Pros: Great sound, Comfortable, Well Made
Ive listened to the Ultrasone HFI-780, Sony MDR-V6 (MDR-7506), Grado SR80i, and the Sennheiser HD598. The HD598 wins.
The Ultrasone HFI-780 has absolutely terrible sibilance/sibilant. This is a common complaint with these cans. The 780 has better bass than the HD598, but the sibilance ruins these cans.
The Sony MDR-V6 (aka MDR-7506) are phenomenal cans, but rather boring. These are some of the most popular headphones ever made, for good reason. They do sound incredible, and they are inexpensive. Every sound is fantastic. However, its boring. People in the audio industry refer to them as flat, and flat is the perfect way to describe them. And some people love this sound, however I do not like flat headphones for overall music listening. The MDR-V6 are studio monitors, which mean they are primarily made to be used in a studio or with other professional applications where you can monitor how loud a particular sound is. These cans heavily emphasize the mids, and thats not necessarily a bad thing. Those who love acoustic music or love hearing vocals will prefer these over the HD598. Some treble and some "hissing" can be heard on occasion, but overall these are amazing headphones if you like flat sound.
The Grado SR80i are another great set of headphones, but they are uncomfortable and dont appear to be made as well as the other headphones on this list. Overall they sound great. The bass is almost non-existent, like the HD598. The overall sound signature was not as clean as the MDR-V6. The MDR-V6 is just so clean and precise, very hard to beat. But the SR80i are still great headphones and I would probably prefer to listen to music and game with them more than the Sony's. The Grado's sound like what you are used to, which is not studio monitor headphones.
Now the Sennheiser HD598. I have the least experience with these, but they are so good I dont need extensive experience.
1. They are extremely comfortable. Even more comfortable than the MDR-V6 which is known for being comfortable. I find myself forgetting they are on. Some might say, "Well if you cant tell they are on, then maybe they are on too loose and will fall off." Not true. They are designed so well that they fit on snugly and have no pressure points.
2. They are open air which is a pro and a con, depending on what you want. You can hear most sounds in the environment with these on. The HFI-780 and MDR-V6 do a great job of blocking out noise. However, the open air nature of the HD598 gives better soundstage (you can hear where instruments are; in gaming you can hear where the bullets and the enemy are coming from; it sounds 3D) and better air venting. Your ears are the least likely to sweat with these on compared to all the other headphones listed.
3. They sound phenomenal. Of course there are better headphones out there, but for the $200-$300 price range, these are the headphones to beat. A respected audiophile says these are the best cans under $400-$500. The best way I can describe the sound is "smooth and creamy". One of the best ways to understand this is listening to a song where tons of instruments and vocals are going on. One example that I've used while comparing headphones is Mumford & Sons- Sigh No More. Skip to 2:23 and it starts getting complicated and intense. Many headphones cave under this stress, but the HD598 runs right through it with no resistance. It sounds awesome. In comparing the microscopic definition and exacting reproduction of sounds between the HD598 and the MDR-V6, the MDR-V6 takes the edge. But again, I still prefer the HD598 because it sounds better. With the HD598 you can still here the strings being strung, the reverberations of the instruments being used, etc. Although the MDR-V6 reproduces it more accurately, it also reproduces it more flat boring. Again, this is a fundamental difference between studio headphones (MDR-V6) and regular, fun headphones (HD598).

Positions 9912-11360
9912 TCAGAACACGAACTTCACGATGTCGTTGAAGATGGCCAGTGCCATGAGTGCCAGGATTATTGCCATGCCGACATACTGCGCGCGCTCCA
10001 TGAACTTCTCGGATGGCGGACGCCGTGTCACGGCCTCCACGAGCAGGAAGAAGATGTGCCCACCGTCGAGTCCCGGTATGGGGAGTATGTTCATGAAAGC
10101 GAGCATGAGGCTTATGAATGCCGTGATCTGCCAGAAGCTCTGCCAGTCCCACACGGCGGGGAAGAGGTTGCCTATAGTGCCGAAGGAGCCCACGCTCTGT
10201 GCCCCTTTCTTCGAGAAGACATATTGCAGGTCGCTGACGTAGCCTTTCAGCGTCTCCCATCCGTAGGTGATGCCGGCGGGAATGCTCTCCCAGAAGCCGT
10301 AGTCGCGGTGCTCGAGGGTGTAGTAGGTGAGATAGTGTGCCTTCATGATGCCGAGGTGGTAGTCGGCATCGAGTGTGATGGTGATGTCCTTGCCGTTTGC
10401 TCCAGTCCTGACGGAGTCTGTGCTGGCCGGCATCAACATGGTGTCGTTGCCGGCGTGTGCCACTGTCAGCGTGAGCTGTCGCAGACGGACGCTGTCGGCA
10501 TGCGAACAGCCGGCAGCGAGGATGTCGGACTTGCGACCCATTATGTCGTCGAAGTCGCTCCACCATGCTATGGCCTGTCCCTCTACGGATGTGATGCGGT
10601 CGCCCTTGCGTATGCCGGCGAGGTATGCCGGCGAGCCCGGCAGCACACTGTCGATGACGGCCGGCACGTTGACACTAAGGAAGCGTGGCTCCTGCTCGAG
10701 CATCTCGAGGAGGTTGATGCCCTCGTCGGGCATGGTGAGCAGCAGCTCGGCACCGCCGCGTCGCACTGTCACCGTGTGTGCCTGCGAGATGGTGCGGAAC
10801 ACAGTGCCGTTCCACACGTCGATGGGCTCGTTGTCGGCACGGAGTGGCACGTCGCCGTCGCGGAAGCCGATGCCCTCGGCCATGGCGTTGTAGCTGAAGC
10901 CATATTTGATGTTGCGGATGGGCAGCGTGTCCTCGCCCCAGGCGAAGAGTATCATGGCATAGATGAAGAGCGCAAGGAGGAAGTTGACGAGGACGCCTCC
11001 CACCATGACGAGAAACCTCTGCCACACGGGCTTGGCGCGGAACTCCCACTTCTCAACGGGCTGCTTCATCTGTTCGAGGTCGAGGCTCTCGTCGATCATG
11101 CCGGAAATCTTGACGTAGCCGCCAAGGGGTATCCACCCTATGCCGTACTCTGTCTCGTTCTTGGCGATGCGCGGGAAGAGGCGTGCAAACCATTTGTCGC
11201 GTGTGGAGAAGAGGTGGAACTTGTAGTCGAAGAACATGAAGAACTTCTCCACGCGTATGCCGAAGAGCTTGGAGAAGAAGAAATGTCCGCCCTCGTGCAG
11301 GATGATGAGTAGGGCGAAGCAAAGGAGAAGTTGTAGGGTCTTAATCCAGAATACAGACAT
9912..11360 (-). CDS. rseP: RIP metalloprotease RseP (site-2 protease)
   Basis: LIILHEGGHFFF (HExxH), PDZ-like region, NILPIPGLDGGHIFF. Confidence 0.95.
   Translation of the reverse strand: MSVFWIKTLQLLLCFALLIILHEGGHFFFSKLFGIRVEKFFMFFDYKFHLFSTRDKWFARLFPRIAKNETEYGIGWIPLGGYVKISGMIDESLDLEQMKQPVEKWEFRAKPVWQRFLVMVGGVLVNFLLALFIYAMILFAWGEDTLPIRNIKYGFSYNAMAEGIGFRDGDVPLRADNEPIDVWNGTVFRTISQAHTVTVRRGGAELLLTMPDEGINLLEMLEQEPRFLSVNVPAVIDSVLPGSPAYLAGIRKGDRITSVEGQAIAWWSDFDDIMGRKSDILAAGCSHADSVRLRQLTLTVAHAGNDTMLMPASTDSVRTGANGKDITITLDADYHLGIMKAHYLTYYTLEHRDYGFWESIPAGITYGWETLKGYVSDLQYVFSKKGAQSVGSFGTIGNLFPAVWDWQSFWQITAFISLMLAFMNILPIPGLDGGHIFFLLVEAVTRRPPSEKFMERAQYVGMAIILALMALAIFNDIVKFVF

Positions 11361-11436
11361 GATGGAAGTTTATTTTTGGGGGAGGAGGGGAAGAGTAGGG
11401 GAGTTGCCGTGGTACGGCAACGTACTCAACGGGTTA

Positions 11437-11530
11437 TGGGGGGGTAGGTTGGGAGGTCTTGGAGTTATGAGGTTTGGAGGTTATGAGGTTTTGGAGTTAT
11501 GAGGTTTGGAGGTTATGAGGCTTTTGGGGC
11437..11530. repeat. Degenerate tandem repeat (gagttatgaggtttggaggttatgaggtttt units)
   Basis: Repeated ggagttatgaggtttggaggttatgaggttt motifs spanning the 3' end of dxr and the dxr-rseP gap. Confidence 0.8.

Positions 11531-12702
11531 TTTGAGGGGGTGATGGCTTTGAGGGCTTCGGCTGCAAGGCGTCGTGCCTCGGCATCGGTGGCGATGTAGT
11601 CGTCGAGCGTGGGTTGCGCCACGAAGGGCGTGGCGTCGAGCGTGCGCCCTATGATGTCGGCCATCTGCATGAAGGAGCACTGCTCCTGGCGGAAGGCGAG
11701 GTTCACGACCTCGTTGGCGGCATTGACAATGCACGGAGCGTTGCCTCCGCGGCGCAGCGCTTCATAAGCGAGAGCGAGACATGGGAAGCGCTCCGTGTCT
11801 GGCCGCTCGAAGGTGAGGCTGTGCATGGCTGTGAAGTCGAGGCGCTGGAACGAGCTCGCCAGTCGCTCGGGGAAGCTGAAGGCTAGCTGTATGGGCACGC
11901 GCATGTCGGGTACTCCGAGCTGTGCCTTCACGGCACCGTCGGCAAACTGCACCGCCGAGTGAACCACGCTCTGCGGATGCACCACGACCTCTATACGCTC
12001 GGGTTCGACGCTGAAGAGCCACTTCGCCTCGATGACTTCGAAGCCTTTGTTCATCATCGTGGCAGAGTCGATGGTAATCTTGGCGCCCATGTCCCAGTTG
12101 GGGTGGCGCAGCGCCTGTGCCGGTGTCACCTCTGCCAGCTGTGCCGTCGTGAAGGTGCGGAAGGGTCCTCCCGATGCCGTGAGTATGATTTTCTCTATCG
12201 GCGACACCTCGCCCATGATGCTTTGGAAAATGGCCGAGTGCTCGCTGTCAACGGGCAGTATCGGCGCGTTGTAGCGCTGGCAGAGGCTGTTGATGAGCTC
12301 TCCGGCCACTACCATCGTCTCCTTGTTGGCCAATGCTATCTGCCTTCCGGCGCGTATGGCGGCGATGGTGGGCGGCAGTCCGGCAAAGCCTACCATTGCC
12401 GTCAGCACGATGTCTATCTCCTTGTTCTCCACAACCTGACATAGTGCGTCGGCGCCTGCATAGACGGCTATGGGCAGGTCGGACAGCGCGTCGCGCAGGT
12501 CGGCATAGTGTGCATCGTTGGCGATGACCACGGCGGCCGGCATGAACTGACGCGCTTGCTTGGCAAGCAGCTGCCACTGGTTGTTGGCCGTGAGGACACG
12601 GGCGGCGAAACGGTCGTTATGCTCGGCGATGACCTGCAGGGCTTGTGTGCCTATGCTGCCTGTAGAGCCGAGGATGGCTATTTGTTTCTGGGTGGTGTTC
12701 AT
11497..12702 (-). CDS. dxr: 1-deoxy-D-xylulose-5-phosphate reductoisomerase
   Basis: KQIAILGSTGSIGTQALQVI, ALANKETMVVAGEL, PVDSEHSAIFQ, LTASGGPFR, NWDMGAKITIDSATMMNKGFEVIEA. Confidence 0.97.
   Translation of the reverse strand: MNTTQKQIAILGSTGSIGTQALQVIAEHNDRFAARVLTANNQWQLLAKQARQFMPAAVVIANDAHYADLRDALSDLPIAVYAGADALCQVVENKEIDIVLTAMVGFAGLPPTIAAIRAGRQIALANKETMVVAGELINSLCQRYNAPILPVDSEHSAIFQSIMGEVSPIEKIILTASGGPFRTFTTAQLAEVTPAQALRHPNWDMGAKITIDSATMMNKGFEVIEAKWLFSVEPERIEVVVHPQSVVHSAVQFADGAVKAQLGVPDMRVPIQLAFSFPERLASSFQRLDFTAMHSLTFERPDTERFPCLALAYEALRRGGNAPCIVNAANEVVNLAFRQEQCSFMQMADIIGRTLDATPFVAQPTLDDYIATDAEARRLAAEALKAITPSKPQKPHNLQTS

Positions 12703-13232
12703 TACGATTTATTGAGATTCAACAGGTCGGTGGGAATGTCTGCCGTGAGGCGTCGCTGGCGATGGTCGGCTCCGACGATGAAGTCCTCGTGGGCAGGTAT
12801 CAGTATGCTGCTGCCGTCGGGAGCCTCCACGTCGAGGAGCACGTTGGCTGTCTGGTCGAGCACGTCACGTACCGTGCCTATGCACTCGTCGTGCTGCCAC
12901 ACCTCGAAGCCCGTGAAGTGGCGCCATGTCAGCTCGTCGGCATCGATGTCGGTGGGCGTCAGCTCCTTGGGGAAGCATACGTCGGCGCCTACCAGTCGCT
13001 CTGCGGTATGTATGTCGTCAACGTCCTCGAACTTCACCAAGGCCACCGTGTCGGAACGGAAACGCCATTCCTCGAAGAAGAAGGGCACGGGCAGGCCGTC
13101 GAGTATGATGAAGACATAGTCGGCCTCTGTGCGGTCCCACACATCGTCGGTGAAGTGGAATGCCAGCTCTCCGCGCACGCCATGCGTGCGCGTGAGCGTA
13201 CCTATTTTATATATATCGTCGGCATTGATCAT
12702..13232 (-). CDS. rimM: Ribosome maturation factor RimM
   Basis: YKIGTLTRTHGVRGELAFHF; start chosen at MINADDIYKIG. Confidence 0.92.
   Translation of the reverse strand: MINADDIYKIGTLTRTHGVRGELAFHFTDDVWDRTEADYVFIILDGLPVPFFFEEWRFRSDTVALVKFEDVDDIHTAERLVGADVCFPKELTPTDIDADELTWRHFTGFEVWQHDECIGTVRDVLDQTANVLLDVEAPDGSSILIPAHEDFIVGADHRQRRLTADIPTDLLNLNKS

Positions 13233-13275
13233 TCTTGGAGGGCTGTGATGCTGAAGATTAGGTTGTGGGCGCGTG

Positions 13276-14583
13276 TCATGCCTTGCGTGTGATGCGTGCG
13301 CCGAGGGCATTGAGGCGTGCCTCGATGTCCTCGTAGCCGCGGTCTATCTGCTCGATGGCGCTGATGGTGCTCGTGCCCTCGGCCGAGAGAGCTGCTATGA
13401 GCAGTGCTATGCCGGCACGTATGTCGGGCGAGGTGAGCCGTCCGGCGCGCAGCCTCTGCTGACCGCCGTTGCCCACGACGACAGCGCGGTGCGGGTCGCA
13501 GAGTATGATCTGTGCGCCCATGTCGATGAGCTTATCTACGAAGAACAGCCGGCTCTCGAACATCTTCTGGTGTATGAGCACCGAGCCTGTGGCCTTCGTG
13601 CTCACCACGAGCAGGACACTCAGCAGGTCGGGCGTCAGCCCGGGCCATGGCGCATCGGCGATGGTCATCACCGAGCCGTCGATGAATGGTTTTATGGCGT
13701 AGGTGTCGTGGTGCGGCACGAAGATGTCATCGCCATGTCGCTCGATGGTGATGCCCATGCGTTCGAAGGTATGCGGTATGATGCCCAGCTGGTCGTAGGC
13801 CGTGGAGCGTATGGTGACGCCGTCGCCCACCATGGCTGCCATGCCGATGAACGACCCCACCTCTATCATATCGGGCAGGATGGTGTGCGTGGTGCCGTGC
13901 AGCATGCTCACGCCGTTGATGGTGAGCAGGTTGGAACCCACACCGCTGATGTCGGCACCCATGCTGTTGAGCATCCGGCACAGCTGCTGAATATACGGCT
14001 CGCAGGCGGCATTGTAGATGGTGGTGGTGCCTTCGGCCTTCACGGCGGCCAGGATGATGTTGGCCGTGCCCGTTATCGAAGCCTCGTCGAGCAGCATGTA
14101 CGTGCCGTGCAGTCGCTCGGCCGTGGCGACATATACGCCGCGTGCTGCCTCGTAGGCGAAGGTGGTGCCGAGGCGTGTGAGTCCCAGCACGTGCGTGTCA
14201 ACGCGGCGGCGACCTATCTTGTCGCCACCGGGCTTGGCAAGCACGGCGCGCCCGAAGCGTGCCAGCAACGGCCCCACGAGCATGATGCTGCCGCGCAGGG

1. The bass is lacking. I'm not the listener who loves bass and eagerly tries to blow his eardrums at every possible occasion, but I do enjoy some thump. Bass is an essential part of music, without it, sound would be boring. I would say the HD598 gives you just enough bass to satisfy you. Using an equalizer or bass boost does help and does make a big difference. Open air headphones are notorious for their minimal bass reproduction. The bass that is produced sounds great though.
2. The cord, the cord!!! Although detachable, which is a pro, the con is that it terminates into the larger 1/4 plug (which can be a pro for others). I use the 3.5mm plug 99% of the time. The HD598 comes with a 3.5mm adapter turning the terminal end of the cord into a 5 inch plug section. When plugged into a Zune, iPod, etc, it looks ridiculous. Laughably ridiculous actually. I emailed Sennheiser about this and they said that will not make a cord that terminates into a 3.5mm plug for this headphone. Really unfortunate.
So when all things are said and done, after comparing the HD598 against several other well known and popular headphones, the HD598 are my favorite. They are not perfect. The bass is too soft, the sonic clarity is not quite as defined as the MDR-V6 (HD598 just slightly less, you can still hear ALL the detail), and the cord is ridiculous. But these cons are very very minor. The excellent sound and extreme comfort of these headphones, all things considered, are better than anything I've listened to.